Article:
Nutrition Facts About Oyster You Should Know


chicken meat facts

Did you know that oysters are a delicious and healthy source of protein? Here are six oyster nutrition facts that will make you want to add them to your next meal.

1. Oysters are rich in vitamins and minerals

A plate of food with a slice cut out

Oysters contain high amounts of vitamin C, iron, calcium, zinc, copper, iodine, selenium, and choline (a nutrient that’s important for brain function).

Iron is an essential part of hemoglobin, which helps our blood to transport oxygen throughout the body. Low levels of iron in the blood lead to anemia.

Zinc is an important part of many enzymes that are responsible for growth and development, immunity, fertility, skin health, insulin regulation, and digestion.

Copper plays an important role in red blood cell production as well as antioxidant enzyme function to remove free radicals from our bodies—it also helps to maintain healthy bones, connective tissue, and blood vessels.

The oyster also contains 13% of the recommended daily value for selenium—a nutrient that helps to support thyroid function as well as boost antioxidant status in the body.

2. Oysters also contain omega-3 fatty acids

A plate of food

Omega-3 fatty acids are healthy fats that support heart health as well as cognitive function. They have been shown to improve coronary artery disease, reduce the risk of stroke, and lower blood pressure.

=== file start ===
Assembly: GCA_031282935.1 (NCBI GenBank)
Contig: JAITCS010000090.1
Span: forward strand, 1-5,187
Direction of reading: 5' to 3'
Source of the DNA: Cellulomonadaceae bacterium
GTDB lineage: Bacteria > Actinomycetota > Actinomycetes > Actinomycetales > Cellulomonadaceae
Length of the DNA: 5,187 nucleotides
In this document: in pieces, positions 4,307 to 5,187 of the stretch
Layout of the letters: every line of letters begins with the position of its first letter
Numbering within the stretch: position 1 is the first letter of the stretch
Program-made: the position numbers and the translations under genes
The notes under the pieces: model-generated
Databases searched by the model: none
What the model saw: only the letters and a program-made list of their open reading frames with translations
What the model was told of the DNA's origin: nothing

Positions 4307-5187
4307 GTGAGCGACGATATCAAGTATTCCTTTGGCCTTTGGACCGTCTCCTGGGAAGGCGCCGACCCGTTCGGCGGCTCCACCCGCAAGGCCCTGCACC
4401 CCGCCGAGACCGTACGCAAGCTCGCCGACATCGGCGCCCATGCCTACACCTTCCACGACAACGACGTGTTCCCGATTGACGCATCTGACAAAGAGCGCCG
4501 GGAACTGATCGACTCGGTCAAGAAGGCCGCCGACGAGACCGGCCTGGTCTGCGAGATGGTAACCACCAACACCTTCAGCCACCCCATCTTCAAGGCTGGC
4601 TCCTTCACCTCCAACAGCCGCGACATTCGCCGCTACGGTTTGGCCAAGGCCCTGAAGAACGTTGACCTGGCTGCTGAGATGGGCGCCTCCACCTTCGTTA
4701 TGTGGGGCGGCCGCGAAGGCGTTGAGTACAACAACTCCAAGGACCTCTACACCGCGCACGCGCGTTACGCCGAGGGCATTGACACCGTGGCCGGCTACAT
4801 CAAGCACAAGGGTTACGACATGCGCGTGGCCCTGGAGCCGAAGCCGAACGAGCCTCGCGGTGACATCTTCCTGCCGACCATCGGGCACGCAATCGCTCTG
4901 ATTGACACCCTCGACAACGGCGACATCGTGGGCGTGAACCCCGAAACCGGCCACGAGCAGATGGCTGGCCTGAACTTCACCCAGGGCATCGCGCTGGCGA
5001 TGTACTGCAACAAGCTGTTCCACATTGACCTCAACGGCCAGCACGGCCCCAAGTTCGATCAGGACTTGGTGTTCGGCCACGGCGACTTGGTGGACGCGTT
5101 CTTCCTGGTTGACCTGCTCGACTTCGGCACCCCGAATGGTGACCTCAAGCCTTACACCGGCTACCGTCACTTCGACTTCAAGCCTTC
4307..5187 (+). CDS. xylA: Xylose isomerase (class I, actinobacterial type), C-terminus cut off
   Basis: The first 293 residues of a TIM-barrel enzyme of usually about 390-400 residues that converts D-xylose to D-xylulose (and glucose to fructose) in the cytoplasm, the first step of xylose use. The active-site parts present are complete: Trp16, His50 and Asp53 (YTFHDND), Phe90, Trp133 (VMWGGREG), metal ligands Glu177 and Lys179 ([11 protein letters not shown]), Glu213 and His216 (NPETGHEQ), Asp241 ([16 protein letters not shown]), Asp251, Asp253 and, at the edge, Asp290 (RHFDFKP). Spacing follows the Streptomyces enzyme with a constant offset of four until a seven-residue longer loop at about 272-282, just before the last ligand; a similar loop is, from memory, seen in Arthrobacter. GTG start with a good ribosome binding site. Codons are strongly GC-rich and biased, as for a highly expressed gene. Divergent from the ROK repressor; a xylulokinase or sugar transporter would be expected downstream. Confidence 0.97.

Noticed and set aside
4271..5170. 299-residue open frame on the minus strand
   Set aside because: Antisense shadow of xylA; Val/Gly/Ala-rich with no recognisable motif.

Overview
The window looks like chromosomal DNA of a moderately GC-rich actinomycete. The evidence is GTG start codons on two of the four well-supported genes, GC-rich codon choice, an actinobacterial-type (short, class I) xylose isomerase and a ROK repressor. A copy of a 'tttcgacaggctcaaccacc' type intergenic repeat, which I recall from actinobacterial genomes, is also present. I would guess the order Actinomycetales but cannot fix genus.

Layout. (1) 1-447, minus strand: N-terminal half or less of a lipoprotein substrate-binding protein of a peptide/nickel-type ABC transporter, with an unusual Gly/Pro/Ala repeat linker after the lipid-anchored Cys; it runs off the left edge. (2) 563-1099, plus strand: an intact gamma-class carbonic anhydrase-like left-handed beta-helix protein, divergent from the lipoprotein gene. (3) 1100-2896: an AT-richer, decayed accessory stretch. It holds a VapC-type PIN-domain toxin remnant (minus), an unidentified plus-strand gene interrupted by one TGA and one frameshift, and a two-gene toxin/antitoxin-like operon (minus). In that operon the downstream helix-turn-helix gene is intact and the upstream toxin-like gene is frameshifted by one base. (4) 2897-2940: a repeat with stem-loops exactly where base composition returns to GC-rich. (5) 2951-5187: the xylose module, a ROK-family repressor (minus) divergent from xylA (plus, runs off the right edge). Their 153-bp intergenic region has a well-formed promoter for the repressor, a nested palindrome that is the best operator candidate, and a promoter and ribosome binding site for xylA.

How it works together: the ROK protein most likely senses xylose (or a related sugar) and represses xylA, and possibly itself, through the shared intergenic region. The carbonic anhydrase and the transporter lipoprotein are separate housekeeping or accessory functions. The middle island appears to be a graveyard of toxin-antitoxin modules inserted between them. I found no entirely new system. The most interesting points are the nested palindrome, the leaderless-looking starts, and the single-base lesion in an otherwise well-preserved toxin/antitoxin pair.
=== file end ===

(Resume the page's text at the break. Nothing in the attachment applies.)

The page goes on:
They play a role in brain development as well as normalizing mood and cognitive function.

3. Oysters are low in carbohydrates

One oyster contains less than 1 gram of carbohydrate—so they’re a great food to add to your diet if you have diabetes or need to monitor your blood sugar levels.

If you’re following a ketogenic diet—where the goal is for your body to break down fat as opposed to glucose for energy—oysters are an excellent food choice as they don’t contain any carbohydrates.

4. Oysters aren’t high in calories

If you’re watching your calorie intake, oysters can be an excellent addition to your diet because of their low caloric content. A 3-ounce serving only contains around 47 – 52 calories, so you have plenty of room to add oysters to your diet.

5. Oysters are more nutritious than other types of seafood

Shrimp and lobster contain twice the amount of cholesterol as oysters—which is not something you want if you’re trying to reduce your risk for heart disease or maintain healthy cholesterol levels.

Oysters also contain less mercury than other types of seafood and only 11% of the daily value for sodium, making them a healthy choice in comparison to other fish.

6. Oysters are easy to incorporate into your diet

Raw oysters can be added straight from the shell to salads or sauces, and they make an excellent addition to savory soups or chowders.

If you can’t find oysters fresh from the shell, oyster meat is sold in jars and cured with different flavors to make them even tastier.

So next time you see oysters at your grocery store, pick up a few containers—you’ll be amazed by how easy it is to incorporate oysters into your diet.

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